Science Gets The Scoop On Feline Tongues
The scoop on how the surface of your kitty’s tongue is a blueprint for deep cleaning
Cat lovers know when kitties groom, their tongues are pretty scratchy. Using high-tech scans and some other tricks, scientists are learning how those sandpapery tongues help cats get clean The secret: Tiny hooks that spring up on the tongue — with scoops built in to carry saliva deep into all that fur.
A team of mechanical engineers reported the findings recently, and say they’re more than a curiosity. They could lead to inventions for pets and people.
“Their tongue could help us apply fluids, or clean carpets, or apply medicine” to hairy skin, said Georgia Tech lead researcher Alexis Noel, who is seeking a patent for a 3D -printed, tongue-like brush. Cats are fastidious, spending up to a quarter of their waking hours grooming. Noel’s interest was piqued when her cat, Murphy, got his tongue stuck in a fuzzy blanket. Scientists had long thought cat tongues were studded with tiny cone-shaped bumps. Noel, working in a lab known for animal-inspired engineering, wondered why. First, CT scans of cats’ tongues showed they’re not covered in cones but in claw-shaped hooks. They lie flat and rear-facing, out of the way until, with a twitch of the tongue muscle, the little spines spring straight up, she explained. The big surprise: Those spines contain hollow scoops, Noel found. Turning to zoos and taxidermists for preserved tongues to examine, she found bobcats, cougars, snow leopards, even lions and tigers share that trait.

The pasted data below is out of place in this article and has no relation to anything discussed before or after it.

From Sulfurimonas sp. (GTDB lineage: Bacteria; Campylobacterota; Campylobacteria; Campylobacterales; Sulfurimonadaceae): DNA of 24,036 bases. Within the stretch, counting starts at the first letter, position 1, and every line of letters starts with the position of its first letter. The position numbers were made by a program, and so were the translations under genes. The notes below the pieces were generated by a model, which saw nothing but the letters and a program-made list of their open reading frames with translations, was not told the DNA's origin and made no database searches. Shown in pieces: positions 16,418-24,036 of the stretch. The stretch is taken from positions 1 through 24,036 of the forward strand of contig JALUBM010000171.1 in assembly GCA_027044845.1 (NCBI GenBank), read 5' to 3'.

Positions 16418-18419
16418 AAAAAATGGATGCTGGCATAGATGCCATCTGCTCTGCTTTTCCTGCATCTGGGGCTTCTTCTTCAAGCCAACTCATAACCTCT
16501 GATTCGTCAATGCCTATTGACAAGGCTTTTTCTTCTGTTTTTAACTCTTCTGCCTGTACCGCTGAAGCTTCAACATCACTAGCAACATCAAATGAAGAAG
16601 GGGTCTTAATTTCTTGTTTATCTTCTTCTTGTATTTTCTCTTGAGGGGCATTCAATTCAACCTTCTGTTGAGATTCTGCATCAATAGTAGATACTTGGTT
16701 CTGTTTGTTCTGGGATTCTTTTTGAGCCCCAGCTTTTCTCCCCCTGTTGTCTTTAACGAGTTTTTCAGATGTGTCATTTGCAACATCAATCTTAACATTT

When Noel touched the tips of preserved spines — called papillae — with drops of food dye, they wicked up the liquid.
A house cat’s nearly 300 papillae hold a small amount of saliva that’s released when the tongue presses on fur.
Papillae were only slightly longer in lions than in house cats, although larger felines’ tongues hold many hundreds more, Noel and Georgia Tech associate professor David L. Hu reported in Proceedings of the National Academy of Sciences. Next, Noel measured cat fur, which holds lots of air to insulate like a down jacket.
Sure enough, compress that fur and in numerous types of cat, the distance to the skin matches the length of the tongue’s spines, she found.
An exception: Persian cats with their super-long fur that veterinarians caution must be brushed daily to avoid matting. The Associated Press Health & Science Department receives support from the Howard Hughes Medical Institute’s Department of Science Education. The AP is solely responsible for all content.
Domestic cats groom their fur up to a quarter of the time they are awake, and they are doing a good job of deep cleaning.
The tongue of a domestic cat, seen in a close-up at left, is remarkably similar in shape to that of a tiger, right.